Canaries in the coal mine: an inclusion parable


6 Jul 20167 Shares

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Adam Quinton on the Investors panel at Inspirefest 2016. Image via Conor McCabe Photography

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Investor Adam Quinton spoke at Inspirefest last week as part of the Investors section, where he took part in a two-hander keynote asking ‘where are the women in VC?’ alongside Claudia Iannazzo of Pereg Ventures (see video below), and also spoke as part of the investors panel. Here he tells a tale to underline the importance of inclusion.

I had the great honour of being on an investor panel at Inspirefest in Dublin recently moderated by the inimitable Kara Swisher, co-founder and executive director of Recode.

I applied a “canary in the coal mine” analogy to the rationalisations that some people make around the low proportion of women (and indeed the under-representation of many other groups) in venture capital (just 6pc or so of partners) and tech more generally.

The parable goes like this: canaries were, of course, small birds taken down mines for safety reasons. But what happened when the poor little canaries expired?

Did the miners blame the canaries for not being tough enough? Hence conclude perhaps that the canaries really needed some extra-deep mine training.

That way they could “make it” in the underworld, just like they, the tough miners, had done for years before the canaries arrived on the scene.

Or, did the miners decide that really what they needed was more canaries? Hey, building a pipeline of canaries would be great! That way there would always be new canaries to staff the mines in the face of canary attrition and maybe even grow the number of canaries.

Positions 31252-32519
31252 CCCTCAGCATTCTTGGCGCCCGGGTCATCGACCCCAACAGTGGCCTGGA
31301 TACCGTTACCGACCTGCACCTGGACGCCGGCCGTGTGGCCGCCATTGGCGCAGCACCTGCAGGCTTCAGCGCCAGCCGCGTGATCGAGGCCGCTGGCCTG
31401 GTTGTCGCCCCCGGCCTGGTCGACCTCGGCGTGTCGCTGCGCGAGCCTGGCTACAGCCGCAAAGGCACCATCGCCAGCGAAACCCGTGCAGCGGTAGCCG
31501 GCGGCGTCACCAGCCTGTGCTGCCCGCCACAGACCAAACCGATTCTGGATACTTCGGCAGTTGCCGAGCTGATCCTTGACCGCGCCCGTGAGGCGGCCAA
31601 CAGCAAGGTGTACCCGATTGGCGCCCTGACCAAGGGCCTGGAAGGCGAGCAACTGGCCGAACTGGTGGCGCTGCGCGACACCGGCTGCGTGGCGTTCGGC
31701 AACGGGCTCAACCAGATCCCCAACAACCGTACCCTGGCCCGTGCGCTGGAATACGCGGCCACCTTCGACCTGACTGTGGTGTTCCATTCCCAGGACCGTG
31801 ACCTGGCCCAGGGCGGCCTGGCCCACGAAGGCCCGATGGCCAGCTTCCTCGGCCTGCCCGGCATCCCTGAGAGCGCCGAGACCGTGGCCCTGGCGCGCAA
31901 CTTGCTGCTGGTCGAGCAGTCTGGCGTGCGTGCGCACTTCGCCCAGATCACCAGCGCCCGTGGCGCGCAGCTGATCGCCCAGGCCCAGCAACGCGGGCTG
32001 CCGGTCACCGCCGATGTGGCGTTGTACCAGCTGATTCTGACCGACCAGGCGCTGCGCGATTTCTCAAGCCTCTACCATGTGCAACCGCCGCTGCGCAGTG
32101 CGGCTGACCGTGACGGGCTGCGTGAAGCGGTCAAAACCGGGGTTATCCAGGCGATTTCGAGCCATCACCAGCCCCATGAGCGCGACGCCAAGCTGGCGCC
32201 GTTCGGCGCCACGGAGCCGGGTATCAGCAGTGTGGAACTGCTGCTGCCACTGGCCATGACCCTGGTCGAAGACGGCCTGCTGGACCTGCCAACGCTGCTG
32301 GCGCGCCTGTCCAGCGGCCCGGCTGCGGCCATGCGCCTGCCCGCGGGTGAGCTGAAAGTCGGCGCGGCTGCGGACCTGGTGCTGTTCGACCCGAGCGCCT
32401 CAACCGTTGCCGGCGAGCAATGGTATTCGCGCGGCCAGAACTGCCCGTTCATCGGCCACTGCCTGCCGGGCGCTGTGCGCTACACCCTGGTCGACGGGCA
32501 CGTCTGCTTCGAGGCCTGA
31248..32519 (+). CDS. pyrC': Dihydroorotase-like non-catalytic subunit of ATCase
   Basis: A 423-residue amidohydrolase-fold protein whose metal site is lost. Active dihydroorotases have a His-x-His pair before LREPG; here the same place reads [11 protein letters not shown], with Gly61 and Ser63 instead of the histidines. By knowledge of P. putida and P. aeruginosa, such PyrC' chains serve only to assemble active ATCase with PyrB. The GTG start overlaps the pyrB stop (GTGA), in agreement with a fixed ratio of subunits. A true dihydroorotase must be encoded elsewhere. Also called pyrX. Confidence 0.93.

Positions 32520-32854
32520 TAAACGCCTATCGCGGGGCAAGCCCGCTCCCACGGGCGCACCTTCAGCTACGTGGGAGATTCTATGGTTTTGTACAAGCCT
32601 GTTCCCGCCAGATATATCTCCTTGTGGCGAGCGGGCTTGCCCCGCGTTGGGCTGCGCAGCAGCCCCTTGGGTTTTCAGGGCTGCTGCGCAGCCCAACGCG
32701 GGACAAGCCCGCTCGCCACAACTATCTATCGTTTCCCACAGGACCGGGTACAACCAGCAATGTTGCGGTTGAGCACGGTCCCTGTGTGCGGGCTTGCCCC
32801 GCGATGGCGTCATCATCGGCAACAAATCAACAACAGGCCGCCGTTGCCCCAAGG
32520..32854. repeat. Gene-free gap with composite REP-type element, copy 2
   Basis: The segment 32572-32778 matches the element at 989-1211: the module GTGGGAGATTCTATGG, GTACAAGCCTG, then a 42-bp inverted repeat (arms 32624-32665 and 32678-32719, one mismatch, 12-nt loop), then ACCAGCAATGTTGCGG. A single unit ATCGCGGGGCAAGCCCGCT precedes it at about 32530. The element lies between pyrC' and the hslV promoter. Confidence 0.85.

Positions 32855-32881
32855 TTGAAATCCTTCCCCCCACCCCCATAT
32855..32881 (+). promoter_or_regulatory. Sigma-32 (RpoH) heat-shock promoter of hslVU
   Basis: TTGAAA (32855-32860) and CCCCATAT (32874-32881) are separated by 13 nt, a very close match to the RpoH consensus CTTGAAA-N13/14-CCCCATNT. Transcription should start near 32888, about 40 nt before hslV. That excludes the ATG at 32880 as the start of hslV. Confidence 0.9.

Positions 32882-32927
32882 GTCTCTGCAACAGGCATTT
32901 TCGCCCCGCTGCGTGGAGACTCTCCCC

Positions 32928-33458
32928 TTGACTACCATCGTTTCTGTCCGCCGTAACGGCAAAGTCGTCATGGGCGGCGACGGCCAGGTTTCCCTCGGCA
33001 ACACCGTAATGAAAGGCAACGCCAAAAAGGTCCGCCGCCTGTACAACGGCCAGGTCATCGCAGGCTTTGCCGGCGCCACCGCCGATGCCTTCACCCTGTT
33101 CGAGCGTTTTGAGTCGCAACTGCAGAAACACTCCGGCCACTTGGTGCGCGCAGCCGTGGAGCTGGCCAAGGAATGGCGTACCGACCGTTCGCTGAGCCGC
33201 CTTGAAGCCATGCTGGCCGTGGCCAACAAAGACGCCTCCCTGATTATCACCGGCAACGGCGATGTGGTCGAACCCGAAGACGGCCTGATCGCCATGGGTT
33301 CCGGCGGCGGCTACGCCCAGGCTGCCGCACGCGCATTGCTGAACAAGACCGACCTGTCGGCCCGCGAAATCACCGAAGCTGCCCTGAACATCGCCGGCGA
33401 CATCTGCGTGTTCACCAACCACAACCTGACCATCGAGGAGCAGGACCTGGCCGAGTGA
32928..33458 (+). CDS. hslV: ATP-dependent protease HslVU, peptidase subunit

The answer is neither.

Of course, the miners didn’t blame the canaries when the canaries quit (well, died, actually.) Neither did they think that just calling for more canaries was going to solve the problem of losing canaries!

Rather they reflected on the underlying problem facing the canaries. When they thought about it, this wasn’t the canaries themselves. They didn’t need “fixing”, rather it was the atmosphere.

‘Work out what is wrong with your organisational culture and ask how you can make it more inclusive’

 

And the miners knew (once they had evacuated back to the surface, ASAP), that the solution was not tougher canaries or more canaries. It was to change the atmosphere in the mine in the best interests of the canaries, but also in the best interests of themselves.

In a human organisational context we call that atmosphere culture and, what is missing when a group of people don’t seem to stick around, no matter how hard you try to bring them in in greater numbers or “fix” them, is something we call inclusion.

So the moral of the story is: when the canaries in your coal mine seem to be in trouble, don’t blame them.

Look at the context they operate in and work out what is wrong with your organisational culture and ask how you can make it more inclusive.

Maybe that way the canaries will feel they are valued and that they fit in. And, hence, decide they want to stay around a little longer.

Adam Quinton

Adam Quinton is an investor and the CEO and founder of Lucas Point Ventures.

This piece was originally published on LinkedIn Pulse.

Inspirefest is Silicon Republic’s international event connecting sci-tech professionals passionate about the future of STEM.